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CD: AmazonUK
Download: Classicsonline

Antonín DVOŘÁK (1841-1904)
Slavonic Dances, op.46 (1878) [33:58]
Slavonic Dances, op.72 (1887) [31:46]
Carnival overture, op.92 (1891) [9:05]
Czech Philharmonic Orchestra/Váčlav Talich
rec. EMI Abbey Road studio no.1, London; 27 November 1935 (op.46 and op.72) and 28 November 1935 (op.92). ADD
Experience Classicsonline

Largely because it was locked away beyond the Iron Curtain for decades, The Czech Philharmonic Orchestra’s profile was somewhat subdued in the post-war west.  It became – like the Leipzig Gewandhaus Orchestra or the Dresden Staatskapelle – one of those bands that could rarely be heard live and was primarily known by the often enterprising recordings it made on the Czechoslovak state’s own Supraphon label.

In many listeners’ minds, therefore, the CPO c.1950-c.1990 was categorised as an “Eastern European” orchestra.  But, as the better informed will know, Prague, the orchestra’s home, is actually considerably to the west of Vienna and, as this disc - originally recorded in London almost 75 years ago - usefully reminds us, the pre-war Czech orchestra was among the most cosmopolitan and widely toured of European orchestras and at the very heart of continental music-making. 

Although its very first concert had been conducted by Dvorak himself in 1896, the CPO seems to have made little impression outside Prague in its first couple of decades.  The first Chief Conductor Ludvik Ćelanský (1901-1903) was a musical lightweight who specialised in Offenbach and comic opera while his successor, the rather obscure Vilém Zemánek (1903-1918) appears to have left little artistic mark.  Taking up the reins at the foundation of the Czechoslovak Republic, Váčlav Talich (1883-1961) was to all intents and purposes the real founder of the modern CPO and its Chief Conductor 1919-1931 and 1934-1941. He spent the intervening three years heading up, of all things, the Stockholm Concert Society.  Talich led, in total, no less than 924 CPO concerts and set his artistic stamp firmly on the orchestra.  Moreover, his foreign tours and his willingness to work in the recording studio raised the inter-war CPO’s reputation to the highest level.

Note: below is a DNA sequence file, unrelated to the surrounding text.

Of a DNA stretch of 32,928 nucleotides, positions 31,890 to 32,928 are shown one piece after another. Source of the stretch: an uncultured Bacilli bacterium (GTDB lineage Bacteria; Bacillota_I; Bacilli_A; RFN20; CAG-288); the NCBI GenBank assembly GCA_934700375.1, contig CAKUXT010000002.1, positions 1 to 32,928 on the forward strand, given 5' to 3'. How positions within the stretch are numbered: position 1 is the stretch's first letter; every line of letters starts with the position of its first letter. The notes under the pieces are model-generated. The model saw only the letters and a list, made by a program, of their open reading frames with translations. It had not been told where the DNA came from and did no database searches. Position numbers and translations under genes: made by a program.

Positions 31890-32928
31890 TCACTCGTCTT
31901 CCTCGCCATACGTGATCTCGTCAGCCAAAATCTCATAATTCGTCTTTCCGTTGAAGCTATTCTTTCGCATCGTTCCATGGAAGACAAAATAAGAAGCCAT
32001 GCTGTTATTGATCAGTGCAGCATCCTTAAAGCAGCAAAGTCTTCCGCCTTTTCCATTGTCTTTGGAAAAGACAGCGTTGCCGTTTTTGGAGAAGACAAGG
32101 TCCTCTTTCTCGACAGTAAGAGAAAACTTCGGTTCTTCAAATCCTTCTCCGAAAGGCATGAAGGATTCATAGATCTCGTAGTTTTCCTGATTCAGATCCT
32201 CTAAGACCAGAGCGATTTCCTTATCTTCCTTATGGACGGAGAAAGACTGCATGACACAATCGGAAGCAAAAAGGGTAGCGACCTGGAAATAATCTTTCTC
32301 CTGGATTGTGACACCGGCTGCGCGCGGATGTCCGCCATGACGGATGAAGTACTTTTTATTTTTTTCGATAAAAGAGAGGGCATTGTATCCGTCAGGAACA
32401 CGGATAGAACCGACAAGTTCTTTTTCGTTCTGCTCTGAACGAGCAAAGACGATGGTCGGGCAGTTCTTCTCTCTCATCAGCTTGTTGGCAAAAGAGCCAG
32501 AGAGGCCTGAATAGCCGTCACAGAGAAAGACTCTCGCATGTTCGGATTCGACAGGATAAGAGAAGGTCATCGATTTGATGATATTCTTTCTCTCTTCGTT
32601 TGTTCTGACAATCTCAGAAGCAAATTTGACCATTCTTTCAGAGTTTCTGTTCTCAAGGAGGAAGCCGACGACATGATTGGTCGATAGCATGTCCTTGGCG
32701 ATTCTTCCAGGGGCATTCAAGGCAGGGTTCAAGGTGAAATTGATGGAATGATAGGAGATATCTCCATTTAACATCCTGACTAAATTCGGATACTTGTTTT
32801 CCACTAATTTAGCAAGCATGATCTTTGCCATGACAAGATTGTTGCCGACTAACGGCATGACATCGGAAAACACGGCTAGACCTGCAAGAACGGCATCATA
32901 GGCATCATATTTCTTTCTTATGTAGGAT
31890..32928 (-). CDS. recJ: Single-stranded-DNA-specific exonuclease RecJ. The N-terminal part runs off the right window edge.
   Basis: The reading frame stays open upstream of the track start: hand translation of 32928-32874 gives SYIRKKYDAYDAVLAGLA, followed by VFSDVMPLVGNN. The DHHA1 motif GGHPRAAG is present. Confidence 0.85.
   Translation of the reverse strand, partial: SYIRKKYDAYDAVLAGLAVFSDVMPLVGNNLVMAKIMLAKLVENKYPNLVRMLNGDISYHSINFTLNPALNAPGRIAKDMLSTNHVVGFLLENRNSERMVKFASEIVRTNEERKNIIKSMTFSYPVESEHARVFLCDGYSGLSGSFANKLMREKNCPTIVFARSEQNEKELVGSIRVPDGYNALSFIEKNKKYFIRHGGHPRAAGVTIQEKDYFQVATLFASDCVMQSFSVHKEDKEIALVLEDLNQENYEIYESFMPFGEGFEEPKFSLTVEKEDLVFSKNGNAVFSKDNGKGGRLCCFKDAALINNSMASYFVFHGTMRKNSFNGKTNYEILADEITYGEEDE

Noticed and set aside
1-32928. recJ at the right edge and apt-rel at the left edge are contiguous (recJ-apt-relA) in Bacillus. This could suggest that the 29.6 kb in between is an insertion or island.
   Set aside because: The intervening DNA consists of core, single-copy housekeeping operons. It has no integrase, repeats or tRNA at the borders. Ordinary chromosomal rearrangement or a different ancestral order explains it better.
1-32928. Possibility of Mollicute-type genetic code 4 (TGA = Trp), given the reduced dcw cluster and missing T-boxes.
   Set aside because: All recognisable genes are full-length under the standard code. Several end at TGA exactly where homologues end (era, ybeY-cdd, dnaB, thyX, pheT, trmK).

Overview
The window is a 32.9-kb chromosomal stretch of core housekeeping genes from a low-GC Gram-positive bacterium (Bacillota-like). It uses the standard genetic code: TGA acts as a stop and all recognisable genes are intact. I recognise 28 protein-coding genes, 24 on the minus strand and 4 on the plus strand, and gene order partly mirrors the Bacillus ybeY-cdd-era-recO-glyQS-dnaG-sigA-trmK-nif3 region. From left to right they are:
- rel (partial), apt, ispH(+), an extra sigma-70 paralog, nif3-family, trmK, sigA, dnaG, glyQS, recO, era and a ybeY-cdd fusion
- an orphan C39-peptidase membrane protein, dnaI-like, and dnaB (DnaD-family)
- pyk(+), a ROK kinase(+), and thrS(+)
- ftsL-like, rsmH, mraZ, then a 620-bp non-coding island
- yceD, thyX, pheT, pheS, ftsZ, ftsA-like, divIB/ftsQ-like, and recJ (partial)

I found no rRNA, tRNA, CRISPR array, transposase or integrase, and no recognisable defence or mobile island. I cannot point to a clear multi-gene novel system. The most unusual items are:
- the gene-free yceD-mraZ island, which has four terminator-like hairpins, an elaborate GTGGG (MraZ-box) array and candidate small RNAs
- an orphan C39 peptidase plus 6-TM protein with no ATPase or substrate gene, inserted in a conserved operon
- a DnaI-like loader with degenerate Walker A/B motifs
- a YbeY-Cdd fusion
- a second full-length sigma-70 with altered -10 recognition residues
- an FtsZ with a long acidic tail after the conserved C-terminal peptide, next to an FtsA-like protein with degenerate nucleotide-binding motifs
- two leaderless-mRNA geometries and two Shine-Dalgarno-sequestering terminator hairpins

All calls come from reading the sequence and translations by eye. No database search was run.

Talich’s interpretations of music by Dvořák (and Suk) were always widely regarded as benchmarks against which others must be judged. Supraphon’s recent “24 bit digitally re-mastered” 17-CD Václav Talich Special Edition has done a great deal to bring his achievements into proper focus.  Interestingly enough, Supraphon chose to open its series with the two sets of Slavonic Dances - though in a later 1950 recording - SU38212 - as well as reissuing a 1955 Czech Television performance of both on DVD (SU70109). Comparisons show that the EMI recordings under review here are consistently more sprightly than those post-war performances, although one should never discount the imperative on conductors recording 78 rpm sides to watch the clock.  Whether in 1935, 1950 or 1955, however, Talich is intuitively idiomatic and consistently enjoyable to listen to.  Personally, I even find that the inevitable limitations of this oldest recording’s sound complement the rustic, often bucolic charm of this “peasant” music in a way that more sonically sophisticated modern recordings cannot do, though I do appreciate that that is a matter of taste. 

Competition in this popular repertoire is intense, with much-favoured accounts from the likes of George Szell and the Cleveland Orchestra as taped in the 1960s (Sony Classical SBK48161) and Rafael Kubelik and the Bavarian Radio Symphony Orchestra recorded a decade later (Deutsche Grammophon 4693662).  Both Szell and Kubelik, like Talich, had close and long-standing connections with Prague. Szell had been Chief Conductor at the city’s German Opera House in the 1930s and set down a classic account of Dvořák’s cello concerto, with Pablo Casals as soloist, with the CPO in 1937 (EMI Références CDH7634982); Kubelik had actually been Talich’s successor as the orchestra’s Chief Conductor, remaining in charge until the Communist take-over of Czechoslovakia in 1948. 

Even if one or both of those first-class accounts are already on your shelves I would still suggest adding Talich’s.  While these may not be the sort of intellectually taxing scores that ipso facto lend themselves to a wide variety of alternative interpretations, Dvořák’s writing is just the sort of life-affirming and enjoyable music to perk us up in these currently stressful times, especially when heard in atmospheric and highly accomplished performances such as those on this new disc.

Rob Maynard


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